To fully understand all the elements of Digital Signal Processing (DSP) you should have a mathematical background that includes calculus, differential equations, and complex variables as well as electrical engineering filter theory. On the other hand, effective trading demands an approximate answer right now, as opposed to a perfect solution two weeks from now. While DSP is capable of delivering elegant solutions, these solutions require the acquisition of lots of data. Therefore, trading forces the use of only the most simple aspects of DSP. The purpose of this tutorial is to describe the simple, but crucial, aspects of DSP that are useful to quantitative traders.

Memorize these rules even though they may not make much sense right now:

1. Linear filters can be in any order. A Highpass filter can precede a Lowpass filter or vice-versa without changing the overall response of the resulting Bandpass filter.
2. There are two kinds of lag. Group delay impacts transient filter response. If a step response is applied to a low pass filter, the rise time of the filter is delayed by the computation. For example, the group delay of a simple moving average is approximately half the length of the average. Phase lag is the filter lag of a quiescent waveform that is stationary over time (not a transient). Lowpass filters can only have phase lag. A Bandpass filter can actually have a phase lead, depending on the frequency of the input signal relative to the tuned frequency of the filter.
3. Transfer response is a ratio of Z Transform polynomials. The numerator-only variant describes Finite Impulse Response (FIR) filters, like a simple average. A denominator-only response describes Infinite Impulse Response (IIR) filters, like an EMA.
4. Filter transfer response is really computed using vector arithmetic. The roots of the numerator polynomial are called zeros. The roots of the denominator polynomial are called poles. The vectors extend from the frequency of interest on the frequency axis to the zeros and the poles.
5. Filters are described by their critical, or cutoff frequencies. This is where the amplitude attenuation is half power, or -3 dB. This is also where the phase shift is 90 degrees per pole pair; relative to zero frequency for a LowPass filter, relative to Nyquist frequency for a HighPass filter, or relative to the center of a Bandpass filter. It is super important that you remember that there is 90 degrees of phase shift per pole pair of a Lowpass filter at its cutoff frequency. Forget Moving Average length and EMA alpha as filter descriptors.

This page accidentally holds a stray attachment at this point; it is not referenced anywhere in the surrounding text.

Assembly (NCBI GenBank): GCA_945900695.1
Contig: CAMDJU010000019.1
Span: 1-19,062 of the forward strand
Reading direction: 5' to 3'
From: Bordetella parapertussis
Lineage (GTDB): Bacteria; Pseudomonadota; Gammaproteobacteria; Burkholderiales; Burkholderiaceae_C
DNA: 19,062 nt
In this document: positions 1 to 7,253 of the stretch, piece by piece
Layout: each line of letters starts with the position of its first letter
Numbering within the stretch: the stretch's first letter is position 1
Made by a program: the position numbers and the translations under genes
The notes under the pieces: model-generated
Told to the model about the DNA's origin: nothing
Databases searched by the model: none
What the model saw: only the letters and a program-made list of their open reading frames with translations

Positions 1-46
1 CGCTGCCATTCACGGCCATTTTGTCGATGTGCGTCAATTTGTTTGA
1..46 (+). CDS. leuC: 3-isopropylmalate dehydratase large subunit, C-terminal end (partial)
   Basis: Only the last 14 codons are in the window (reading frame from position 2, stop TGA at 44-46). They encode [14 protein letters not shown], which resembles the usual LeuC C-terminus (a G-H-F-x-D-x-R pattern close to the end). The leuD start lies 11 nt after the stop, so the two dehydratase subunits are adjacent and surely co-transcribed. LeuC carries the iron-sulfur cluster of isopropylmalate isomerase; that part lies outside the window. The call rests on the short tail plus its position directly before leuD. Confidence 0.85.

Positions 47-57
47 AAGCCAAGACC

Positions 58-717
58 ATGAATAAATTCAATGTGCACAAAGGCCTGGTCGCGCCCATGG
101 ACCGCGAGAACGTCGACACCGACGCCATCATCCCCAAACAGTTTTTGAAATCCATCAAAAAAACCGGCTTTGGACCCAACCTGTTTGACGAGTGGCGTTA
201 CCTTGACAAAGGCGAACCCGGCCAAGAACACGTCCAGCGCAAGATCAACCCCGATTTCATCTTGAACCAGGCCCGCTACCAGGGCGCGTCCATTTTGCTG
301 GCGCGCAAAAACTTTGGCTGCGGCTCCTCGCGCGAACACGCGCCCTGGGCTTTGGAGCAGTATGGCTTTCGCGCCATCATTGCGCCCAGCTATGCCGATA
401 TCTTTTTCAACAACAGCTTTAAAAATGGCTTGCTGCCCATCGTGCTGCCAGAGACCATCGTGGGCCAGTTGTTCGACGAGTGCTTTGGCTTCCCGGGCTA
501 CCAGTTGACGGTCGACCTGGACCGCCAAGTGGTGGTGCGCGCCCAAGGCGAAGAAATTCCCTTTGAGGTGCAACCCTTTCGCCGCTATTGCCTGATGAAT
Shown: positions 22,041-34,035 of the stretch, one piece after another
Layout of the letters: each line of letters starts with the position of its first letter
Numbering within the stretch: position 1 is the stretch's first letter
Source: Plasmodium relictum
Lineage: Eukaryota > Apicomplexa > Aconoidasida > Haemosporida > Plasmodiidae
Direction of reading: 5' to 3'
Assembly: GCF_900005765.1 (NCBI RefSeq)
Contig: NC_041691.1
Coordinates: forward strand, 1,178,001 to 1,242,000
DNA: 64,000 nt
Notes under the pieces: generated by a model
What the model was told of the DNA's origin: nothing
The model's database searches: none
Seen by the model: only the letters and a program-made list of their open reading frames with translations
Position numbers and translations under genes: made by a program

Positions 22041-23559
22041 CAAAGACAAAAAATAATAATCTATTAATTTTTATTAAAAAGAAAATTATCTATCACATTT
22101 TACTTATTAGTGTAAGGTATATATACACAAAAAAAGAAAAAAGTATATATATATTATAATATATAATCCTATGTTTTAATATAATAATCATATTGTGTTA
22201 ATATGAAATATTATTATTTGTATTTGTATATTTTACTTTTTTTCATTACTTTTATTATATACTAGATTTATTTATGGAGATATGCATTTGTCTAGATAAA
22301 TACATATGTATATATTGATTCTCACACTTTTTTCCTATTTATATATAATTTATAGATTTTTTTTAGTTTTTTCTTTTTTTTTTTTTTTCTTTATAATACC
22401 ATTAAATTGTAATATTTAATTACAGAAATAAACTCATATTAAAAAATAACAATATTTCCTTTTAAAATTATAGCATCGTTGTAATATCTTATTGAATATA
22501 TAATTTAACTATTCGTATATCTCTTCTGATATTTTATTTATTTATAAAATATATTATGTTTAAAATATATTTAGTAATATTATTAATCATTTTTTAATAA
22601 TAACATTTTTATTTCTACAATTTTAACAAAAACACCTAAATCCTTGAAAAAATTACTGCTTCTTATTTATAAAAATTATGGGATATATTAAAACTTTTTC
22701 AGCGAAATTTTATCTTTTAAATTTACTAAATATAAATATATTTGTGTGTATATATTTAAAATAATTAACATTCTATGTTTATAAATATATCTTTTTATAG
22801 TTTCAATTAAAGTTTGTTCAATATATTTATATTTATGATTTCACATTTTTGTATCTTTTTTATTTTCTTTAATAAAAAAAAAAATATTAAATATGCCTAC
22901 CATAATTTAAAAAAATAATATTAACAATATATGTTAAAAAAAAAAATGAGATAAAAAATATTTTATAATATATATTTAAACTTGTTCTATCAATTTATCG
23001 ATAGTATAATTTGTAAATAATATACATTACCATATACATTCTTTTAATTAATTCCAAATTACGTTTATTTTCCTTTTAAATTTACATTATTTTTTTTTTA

6. Frequency and period are interchangeable. They are simply reciprocals.


OK. Let’s start describing some math concepts. The numbers you know and love can be envisioned as lying on a straight line extending from minus infinity to plus infinity. These numbers can be digits, rational, irrational, or transcendental. It doesn’t matter. These are called “real” numbers. In DSP we need to expand our numbering system so the numbers lie in a plane rather than on a straight line. The plane is comprised of the “real” axis and the “imaginary” axis that is at right angles (orthogonal) to the real axis. Numbers in the imaginary axis dimension are preceded with the operator “j”. So, a location over 4 units and up 3 units from the origin would be written as 4 + j3. The value of “j” is the square root of minus one, which is why it is called imaginary. “j” is also an operator. As an operator, it rotates by 90 degrees in the plane. So, if we multiply 4 + j3 by j, the result is -3 + j4. Do you see that j*j=-1? I’ll leave it as an exercise for you to determine that this is a 90 degree rotation. We will make extensive use of complex numbers, the combination of the real and imaginary components.